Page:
Keith Earls an injury doubt for Ireland's Six Nations clash with England

Keith Earls will have one training session on Thursday to prove his fitness to face England 48 hours later having sat out preparations so far this week with a groin issue.

The Munster and Ireland wing came into the 2017 RBS 6 Nations with the problem but has started all four matches of the championship so far.

Earls did feel tightness in his groin after last Friday's defeat to Wales and sat out Monday and Tuesday's sessions but assistant coach Greg Feek said he would return to training on Thursday.

“Johnny (Sexton) and Conor (Murray) trained today, they were pretty good, so they got through it. Earlsy will train on Thursday. He just has still got a bit of tightness there and the same with Tommy O'Donnell, he's got a bit of a tight quad, bruise, so he'll be back on Thursday as well,” Feek said.

Head coach Joe Schmidt will name his matchday 23 after training on Thursday and usually overlooks players who have missed sessions prior to that but with a trusted senior player in the last week of the campaign, Earls will be given every opportunity to pass fit.

Feek suggested that the players who started last Friday's 22-9 defeat in Cardiff would be given the opportunity to make amends when back-to-back champions England come to Dublin on Saturday looking to complete a second consecutive Grand Slam.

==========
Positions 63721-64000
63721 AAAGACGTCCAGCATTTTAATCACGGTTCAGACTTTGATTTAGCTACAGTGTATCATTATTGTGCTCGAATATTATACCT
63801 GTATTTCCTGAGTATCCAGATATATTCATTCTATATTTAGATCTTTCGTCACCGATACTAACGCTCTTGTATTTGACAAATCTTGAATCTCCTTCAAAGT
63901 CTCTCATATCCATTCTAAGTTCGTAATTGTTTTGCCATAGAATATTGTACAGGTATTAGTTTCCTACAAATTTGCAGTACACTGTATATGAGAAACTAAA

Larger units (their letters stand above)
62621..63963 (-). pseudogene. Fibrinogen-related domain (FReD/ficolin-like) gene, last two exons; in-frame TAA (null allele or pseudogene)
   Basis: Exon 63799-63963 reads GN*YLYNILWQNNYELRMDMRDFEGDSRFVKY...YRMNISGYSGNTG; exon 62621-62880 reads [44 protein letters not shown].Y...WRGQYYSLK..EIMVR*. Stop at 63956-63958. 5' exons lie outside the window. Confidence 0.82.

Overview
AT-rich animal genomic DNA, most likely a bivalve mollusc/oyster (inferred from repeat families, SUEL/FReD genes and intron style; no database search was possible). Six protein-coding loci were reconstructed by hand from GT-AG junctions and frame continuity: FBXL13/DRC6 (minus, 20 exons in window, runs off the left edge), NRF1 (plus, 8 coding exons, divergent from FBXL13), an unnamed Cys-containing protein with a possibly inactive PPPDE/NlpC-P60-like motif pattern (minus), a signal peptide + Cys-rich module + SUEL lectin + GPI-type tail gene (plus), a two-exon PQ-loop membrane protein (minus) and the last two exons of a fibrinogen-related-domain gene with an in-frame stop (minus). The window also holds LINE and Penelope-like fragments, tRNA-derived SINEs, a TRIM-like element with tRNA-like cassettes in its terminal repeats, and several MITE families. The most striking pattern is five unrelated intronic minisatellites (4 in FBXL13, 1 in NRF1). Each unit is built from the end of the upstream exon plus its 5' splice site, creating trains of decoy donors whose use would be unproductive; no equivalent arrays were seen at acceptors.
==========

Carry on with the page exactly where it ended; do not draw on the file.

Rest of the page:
“We’re disappointed (with the loss to Wales). And there’s an emotional effect afterwards, whether it’s physical or emotional fatigue, so the players certainly emptied the tank massively.

“There were errors, maybe compounded by some good Welsh defence and maybe also by ourselves just choosing the wrong option, passing where we weren’t supposed to or maybe not winning the possession we needed to.

“We’re all aware of that, we’re trying hard not to do that and sometimes with players and selection they can learn from that and we’ve got to back them. It (defeat) is not something we are going to change our philosophy on or who’s in there massively.”

KEYWORDS: six nations, ireland


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